Shopping Centers Today

JUL 2014

Shopping Centers Today is the news magazine of the International Council of Shopping Centers (ICSC)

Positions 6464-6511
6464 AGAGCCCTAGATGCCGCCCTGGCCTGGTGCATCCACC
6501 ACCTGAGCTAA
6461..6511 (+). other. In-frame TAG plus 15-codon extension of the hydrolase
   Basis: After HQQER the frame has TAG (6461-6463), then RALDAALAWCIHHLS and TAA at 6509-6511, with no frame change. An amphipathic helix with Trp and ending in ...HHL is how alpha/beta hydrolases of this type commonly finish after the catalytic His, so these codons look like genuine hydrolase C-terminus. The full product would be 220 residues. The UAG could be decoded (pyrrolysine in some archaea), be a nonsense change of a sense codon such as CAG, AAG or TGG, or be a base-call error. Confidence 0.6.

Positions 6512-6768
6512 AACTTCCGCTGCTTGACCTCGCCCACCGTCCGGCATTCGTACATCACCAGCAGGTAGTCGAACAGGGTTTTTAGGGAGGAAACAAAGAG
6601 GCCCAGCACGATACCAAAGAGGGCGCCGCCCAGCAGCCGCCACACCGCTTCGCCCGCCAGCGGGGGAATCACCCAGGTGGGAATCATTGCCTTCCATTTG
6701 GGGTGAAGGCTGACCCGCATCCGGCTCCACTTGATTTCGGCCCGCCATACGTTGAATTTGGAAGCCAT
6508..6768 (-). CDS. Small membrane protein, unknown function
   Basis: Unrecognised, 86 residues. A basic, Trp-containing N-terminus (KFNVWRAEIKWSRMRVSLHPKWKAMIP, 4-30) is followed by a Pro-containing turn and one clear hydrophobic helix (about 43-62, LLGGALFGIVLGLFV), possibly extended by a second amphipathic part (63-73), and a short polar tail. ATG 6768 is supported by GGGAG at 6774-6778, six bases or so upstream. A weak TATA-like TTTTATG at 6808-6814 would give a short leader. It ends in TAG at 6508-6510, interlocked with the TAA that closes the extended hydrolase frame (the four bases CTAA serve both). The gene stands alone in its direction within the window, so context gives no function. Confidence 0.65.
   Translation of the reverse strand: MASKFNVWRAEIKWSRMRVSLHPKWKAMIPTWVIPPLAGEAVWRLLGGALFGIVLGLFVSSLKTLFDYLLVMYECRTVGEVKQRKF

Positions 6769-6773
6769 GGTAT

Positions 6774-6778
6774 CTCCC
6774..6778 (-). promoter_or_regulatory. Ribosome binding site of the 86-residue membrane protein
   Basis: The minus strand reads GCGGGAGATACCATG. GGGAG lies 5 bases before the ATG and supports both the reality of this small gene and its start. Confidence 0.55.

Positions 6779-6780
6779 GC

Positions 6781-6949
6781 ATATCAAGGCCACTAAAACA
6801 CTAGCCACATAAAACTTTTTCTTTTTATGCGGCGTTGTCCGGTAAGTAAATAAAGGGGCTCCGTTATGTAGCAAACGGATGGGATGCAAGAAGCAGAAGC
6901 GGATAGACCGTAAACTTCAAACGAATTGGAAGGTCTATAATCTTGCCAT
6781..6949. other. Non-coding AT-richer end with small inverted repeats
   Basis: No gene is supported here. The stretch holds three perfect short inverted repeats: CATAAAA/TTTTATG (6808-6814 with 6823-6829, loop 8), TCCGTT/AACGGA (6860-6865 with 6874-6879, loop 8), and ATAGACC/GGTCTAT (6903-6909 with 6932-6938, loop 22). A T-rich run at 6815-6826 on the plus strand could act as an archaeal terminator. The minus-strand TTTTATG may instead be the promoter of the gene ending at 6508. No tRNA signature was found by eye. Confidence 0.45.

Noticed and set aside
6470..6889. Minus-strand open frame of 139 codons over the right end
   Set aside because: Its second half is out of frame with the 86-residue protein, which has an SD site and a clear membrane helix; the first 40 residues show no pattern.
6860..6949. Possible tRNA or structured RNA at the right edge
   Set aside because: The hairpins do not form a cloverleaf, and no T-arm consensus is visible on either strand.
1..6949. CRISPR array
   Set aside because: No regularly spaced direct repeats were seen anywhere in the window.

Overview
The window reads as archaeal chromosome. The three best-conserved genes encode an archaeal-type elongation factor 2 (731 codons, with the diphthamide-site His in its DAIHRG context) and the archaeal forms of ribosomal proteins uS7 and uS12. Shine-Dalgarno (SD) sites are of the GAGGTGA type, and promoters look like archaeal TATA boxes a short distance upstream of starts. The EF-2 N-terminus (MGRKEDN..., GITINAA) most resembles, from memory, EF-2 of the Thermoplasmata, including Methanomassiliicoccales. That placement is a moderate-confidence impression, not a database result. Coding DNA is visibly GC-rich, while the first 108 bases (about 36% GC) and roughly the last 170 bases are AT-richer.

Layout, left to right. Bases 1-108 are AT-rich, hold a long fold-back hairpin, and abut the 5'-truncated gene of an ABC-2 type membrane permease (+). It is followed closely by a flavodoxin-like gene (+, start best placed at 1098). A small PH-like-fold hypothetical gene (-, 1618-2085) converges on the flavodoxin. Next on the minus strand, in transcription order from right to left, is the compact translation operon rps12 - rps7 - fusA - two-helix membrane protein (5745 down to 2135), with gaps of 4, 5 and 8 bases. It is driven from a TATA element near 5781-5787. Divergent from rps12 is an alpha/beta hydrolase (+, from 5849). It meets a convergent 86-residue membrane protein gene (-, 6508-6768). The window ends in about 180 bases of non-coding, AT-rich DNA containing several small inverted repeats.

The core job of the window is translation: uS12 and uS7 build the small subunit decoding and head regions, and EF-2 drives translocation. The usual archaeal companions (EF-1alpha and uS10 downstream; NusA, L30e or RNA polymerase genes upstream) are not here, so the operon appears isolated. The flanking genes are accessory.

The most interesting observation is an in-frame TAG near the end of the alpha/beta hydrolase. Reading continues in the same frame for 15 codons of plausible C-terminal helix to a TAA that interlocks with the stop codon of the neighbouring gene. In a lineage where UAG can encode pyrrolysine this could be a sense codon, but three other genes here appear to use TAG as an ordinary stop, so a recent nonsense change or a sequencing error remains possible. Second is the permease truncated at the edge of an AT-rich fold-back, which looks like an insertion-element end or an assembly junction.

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8 S C T / J u l y 2 0 1 4 T H E C O M M O N A R E A DDR is out to 'recapture' underperforming space in portfolio DDR Corp. is getting ag- gressive about recapturing underperforming space in its shopping centers for reallocation to stronger tenants. The Beachwood, Ohio–based landlord is looking at regaining some of the space currently occupied by retailers in the electron- ics, book, toy, office supply and traditional department store categories. DDR says it has a pool of market-share-winning tenants it will tap to fill the space, while raising rents as much as 40 percent to meet current market value. DDR has already targeted 90 anchor locations totaling some 3.3 million square feet within its portfolio for this accretive recapture. Of these, DDR has finalized terms to reclaim 21 leases, primarily in Bos- ton; Cleveland; Denver; Phoenix; San Antonio; Orlando, Fla.; and Ra- leigh, N.C. "This initiative demonstrates our ability to create organic growth op- portunities for our best-in- class retail partners, regard- less of current portfolio leased rate," said Paul W. Freddo, senior executive vice president of leasing and development, in a press release. "Recapturing below-mar- ket leases represents an incremental growth opportunity to upgrade asset-level merchandise mix and NOI growth profiles, while simultaneously expanding redevelopment opportunities that will further enhance the quality of our portfolio." Mar- shalls, Nordstrom Rack, PetSmart, Trader Joe's and White House Black Market are among the merchants with whom DDR is in discussions for backfilling recaptured sites. Walmart's Duke addresses growth, 'e-fairness' Wal-Mart Stores continues to expand on all fronts, with plans to open 115 Su- percenters in the U.S. and 30 in China, while also investing heavily in omni- channel retail, top executive Michael T. Duke told RECon delegates in May. The company has two offices in Califor- nia's Silicon Valley and is busy hiring for its Internet operations, said Duke, who is Wal-Mart's chairman of the executive committee to the board. The company is set to invest some $11.4 billion to $12.4 billion in new stores or store re- models worldwide this year. Highlights of this strategy in the U.S. include roughly 200 new Neighborhood Market grocery stores, of which Duke sees the potential for "several thousand" going forward. In addition, there are plans for about 100 Walmart Express stores measuring some 14,000 square feet. Duke envisions the joining together of technology and conventional retail with customer use of smartphones inside stores to comparison shop, order certain items online and then pick them up at a store along with their groceries. The customer wants an "integration of tech- nology and brick-and-mortar," Duke said. "The customer is really changing how they want to shop," he said during a RECon keynote presentation titled "The Future of Retail: Serving Custom- ers at the Intersection of Physical and Digital." Duke also voiced support for so-called e-fairness legislation that would require online retailers to col- lect and remit sales taxes in those states where brick-and-mortar retailers are already required to do so. Not having to collect these taxes enables online retail- ers to charge less for their merchandise, giving them an advantage over physical stores. Legislation to rectify this has already passed the U.S. Senate and is likely to gain approval also in the House of Representatives, Duke predicted. "The states are being penalized," Duke said, as they are missing out on revenue not collected from sales transacted within their borders. "We stand abso- lutely together in that it has to be a level playing field." 6-10_SCT_JUL14_Common Area.indd 8 6/13/14 12:09 PM

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